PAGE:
Turkey meat is super lean and super healthy, but it can be a bit pricy, though, especially if you want a whole turkey. There are probably hundreds of brands, types, and different cuts of meat, but there is only one grading system. Which grade the turkey will get depends solely on its looks, not meat quality, feeding habits, antibiotics, or taste. Grade A and grade B turkeys are everywhere, but utility turkeys are something else. Since they can be quite a bargain, I feel so lucky when I come across one. But, what is utility turkey?
Utility turkey is quality meat with some parts like legs, wings, or parts of skin missing. It is worth buying if you don’t care about the little imperfections, as it’s a lot cheaper than A-grade turkey. It’s hard to find in standard stores, so better contact the local farms or check out Wholesales Club or IGA stores.
I had never tried utility turkey before last Thanksgiving, and I pretty much didn’t know what to expect. I was surprised by the fact that you can get the same-tasting and same-quality WHOLE bird for a bargain! Read on to have an insight into what you buying and where you can find it!
What Is Considered Utility Turkey?
Utility turkey is just a regular turkey but with one or a few parts missing. Let me explain. Birds are very delicate to work with, so it’s very simple to tear them up when packing, for example.
Also, in the processing plants, turkeys are hung up by the legs, which makes them even more prone to lose a part of the body. Usually, that will be a wing, leg, or a part of the skin. The utility is a grade, nonetheless, and with a lack of even the smallest part of the skin, they can’t be named anything else.
I find it very interesting that even the slight skin slit must be labeled the same. Although, turkeys get the grade according to their appearance, so if it’s not perfect – they get graded down.
What Is the Opposite of Utility Turkey?
Opposite from utility turkey is, of course, A-grade turkey. A-grade turkeys are intact and perfectly packed, with all the parts in their respective places. Besides, they don’t have any cuts, rips, bruises, or fractured bones.
There are a few more differences, though. Utility turkeys are always frozen, while you can buy A-grade turkeys both frozen and fresh. When it comes to giblets, A-grade birds’ giblets come stuffed inside and packed in the bag, but utility turkeys don’t have them at all.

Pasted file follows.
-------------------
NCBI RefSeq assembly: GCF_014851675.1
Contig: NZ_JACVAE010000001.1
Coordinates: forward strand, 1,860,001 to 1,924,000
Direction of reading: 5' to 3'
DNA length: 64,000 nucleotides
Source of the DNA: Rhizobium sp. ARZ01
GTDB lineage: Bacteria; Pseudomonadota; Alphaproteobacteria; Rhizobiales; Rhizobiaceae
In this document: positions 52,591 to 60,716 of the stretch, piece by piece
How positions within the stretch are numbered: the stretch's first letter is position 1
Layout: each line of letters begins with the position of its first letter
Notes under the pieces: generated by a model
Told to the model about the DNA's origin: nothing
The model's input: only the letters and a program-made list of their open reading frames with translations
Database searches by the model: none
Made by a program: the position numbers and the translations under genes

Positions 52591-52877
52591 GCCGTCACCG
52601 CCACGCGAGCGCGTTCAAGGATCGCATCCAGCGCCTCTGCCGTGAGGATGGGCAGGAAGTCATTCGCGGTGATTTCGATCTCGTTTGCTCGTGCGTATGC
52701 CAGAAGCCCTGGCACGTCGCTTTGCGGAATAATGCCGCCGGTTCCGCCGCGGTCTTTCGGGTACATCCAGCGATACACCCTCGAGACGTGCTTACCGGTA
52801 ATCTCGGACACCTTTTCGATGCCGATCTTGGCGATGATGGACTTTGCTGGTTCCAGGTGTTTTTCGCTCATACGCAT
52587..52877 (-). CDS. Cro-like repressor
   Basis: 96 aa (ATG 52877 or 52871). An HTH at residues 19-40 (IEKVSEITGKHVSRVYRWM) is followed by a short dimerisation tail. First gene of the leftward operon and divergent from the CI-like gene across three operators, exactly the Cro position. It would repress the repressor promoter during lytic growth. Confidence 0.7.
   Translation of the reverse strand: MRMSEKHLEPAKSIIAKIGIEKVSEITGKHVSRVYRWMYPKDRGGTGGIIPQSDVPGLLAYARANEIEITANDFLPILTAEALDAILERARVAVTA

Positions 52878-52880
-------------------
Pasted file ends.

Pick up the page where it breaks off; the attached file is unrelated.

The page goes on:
Is Utility Turkey Still Worth Buying?
Definitely, yes, if you don’t mind missing a leg or wing. To be honest, the perfect turkey looks more appealing, but I don’t mind buying utility, either. The meat quality is the same as A-grade, and that’s most important for me.
Also, this grade has no impact on taste either, so be free to try it! The biggest difference here is not the looks, but the price! Utility turkeys are waaay cheaper than regular ones; thus, there are 0 reasons to avoid buying them.
If the centerpiece turkey is not a must for you, go for utility! You can slice it beforehand and serve it like that, along with sides, on a large platter. I did just that, plus poured some sauce over it, and it was mouth-watering!
Where Can You Find a Good Utility Turkey?
You will rarely find these turkeys in supermarkets, even though mass-produce companies have thousands of utility-graded meat. Utility turkeys will be used in restaurants, fast food chains, or in turkey meat-based products (like patties). The best place to look for them is your local farmers or stores.
Utility turkeys are popular in Canada, but in the USA, not so much. Still, look for them among small retailers that don’t have a collaboration with restaurants or have leftover utility turkey to sell! IGA stores offer good utility-graded meat, and you can find it in both USA and Canada.
Also, check out Wholesales Club as they, too, offer them. They all have one more thing in common – maple leaf on the packing, as that’s, to the core, a Canadian thing!
Have you already tried utility turkey? How’s the availability where you live? I look forward to hearing from you in the comments below!